Washington Tax Alert October 18, 2010 (FBAR and voluntary disclosure)
Washington Tax Alert from Don Barnes, [email protected]
October 18, 2010
Approximately 14,700 taxpayers made voluntary disclosures of foreign bank and financial accounts and unreported income under the Internal Revenue Service’s Offshore Voluntary Disclosure Initiative, which was in effect from March 23, 2009 until October 15, 2009. The purposes of the Offshore Initiative were to centralize the processing of voluntary disclosures, and to offer a uniform penalty structure for taxpayers. Under the Initiative, the Service agreed not to recommend criminal prosecution and imposed a civil penalty equal to 20% of the highest balance in the taxpayer’s undisclosed foreign accounts during the preceding six years. This 20% penalty was in lieu of all other penalties, including penalties for failure to file the Report of Foreign Bank and Financial Accounts (FBAR), tax fraud penalties, and penalties for failure to file information returns with regard to foreign corporations, trusts and partnerships.
The experience of most taxpayers participating in the Offshore Initiative has not been favorable. The Service has implemented the Initiative in a manner not anticipated by taxpayers and the lawyers and accounting firms advising them. The major problems are described below.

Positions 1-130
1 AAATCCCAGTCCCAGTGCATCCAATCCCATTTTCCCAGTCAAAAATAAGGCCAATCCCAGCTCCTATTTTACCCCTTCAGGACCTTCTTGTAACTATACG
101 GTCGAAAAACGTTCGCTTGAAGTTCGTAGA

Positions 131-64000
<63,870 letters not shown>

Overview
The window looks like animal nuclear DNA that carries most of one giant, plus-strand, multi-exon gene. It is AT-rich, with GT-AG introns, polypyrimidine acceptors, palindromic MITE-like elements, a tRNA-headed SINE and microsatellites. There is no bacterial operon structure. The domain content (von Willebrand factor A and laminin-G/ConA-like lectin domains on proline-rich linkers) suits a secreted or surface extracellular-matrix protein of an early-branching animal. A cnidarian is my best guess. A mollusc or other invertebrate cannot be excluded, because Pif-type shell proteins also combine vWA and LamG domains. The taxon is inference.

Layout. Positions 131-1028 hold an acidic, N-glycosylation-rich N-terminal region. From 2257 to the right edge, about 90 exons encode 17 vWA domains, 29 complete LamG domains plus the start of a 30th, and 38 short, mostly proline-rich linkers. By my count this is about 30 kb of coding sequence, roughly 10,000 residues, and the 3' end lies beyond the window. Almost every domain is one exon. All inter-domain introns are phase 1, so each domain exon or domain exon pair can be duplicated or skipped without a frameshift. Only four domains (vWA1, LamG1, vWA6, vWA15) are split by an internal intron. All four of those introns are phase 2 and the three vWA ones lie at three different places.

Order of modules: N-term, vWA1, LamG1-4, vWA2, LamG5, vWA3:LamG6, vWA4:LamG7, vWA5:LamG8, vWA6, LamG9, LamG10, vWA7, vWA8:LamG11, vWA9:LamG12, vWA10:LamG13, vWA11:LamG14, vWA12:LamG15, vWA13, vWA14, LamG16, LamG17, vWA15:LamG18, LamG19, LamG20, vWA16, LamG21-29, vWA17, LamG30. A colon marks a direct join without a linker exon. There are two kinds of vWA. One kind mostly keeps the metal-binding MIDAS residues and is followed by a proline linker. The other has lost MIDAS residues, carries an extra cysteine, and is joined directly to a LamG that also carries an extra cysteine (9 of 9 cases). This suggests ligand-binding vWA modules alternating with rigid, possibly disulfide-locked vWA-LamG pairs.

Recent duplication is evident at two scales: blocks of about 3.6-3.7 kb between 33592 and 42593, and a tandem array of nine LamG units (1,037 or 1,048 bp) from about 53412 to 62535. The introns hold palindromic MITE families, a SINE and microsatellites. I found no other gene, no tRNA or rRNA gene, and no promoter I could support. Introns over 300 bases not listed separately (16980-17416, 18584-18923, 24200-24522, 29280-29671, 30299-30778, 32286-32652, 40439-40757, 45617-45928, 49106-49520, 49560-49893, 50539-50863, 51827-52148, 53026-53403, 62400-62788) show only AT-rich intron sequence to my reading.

Taxpayers making voluntary disclosure of unreported income are required to file amended tax returns that are complete and accurate as a condition for the Government not pursuing criminal charges. Historically, tax returns filed by taxpayers making a voluntary disclosure have not been subjected to an extensive examination by the Service. Under the Offshore Initiative, however, the Service has examined the amended tax returns filed by participating taxpayers and requested additional information and interviews with the taxpayer, all of which has resulted in taxpayers incurring substantial additional professional fees.
The 20% penalty offered by the Offshore Initiative was attractive only in comparison to potentially onerous FBAR penalties. In evaluating whether to participate in the Offshore Initiative, many taxpayers failed to consider whether the potential FBAR penalties in their situation might be unconstitutional as an excessive fine. The FBAR penalties in the statute (31 U.S.C. § 5321(a)(5)) bear no relationship to the amount of U.S. income taxes owed on amounts in undisclosed foreign accounts. In many cases, the FBAR penalties are clearly excessive.
Taxpayers entered into the Offshore Initiative without obtaining clarification of certain terms and conditions, and incorrectly assumed the Service would reasonably interpret the provisions of the Initiative. For example, many taxpayers were advised that the 20% penalty might be subject to reduction for reasonable cause or special circumstances. In practice, the Service has insisted on the 20% penalty without exceptions. Other terms and conditions of the Initiative have been also strictly applied.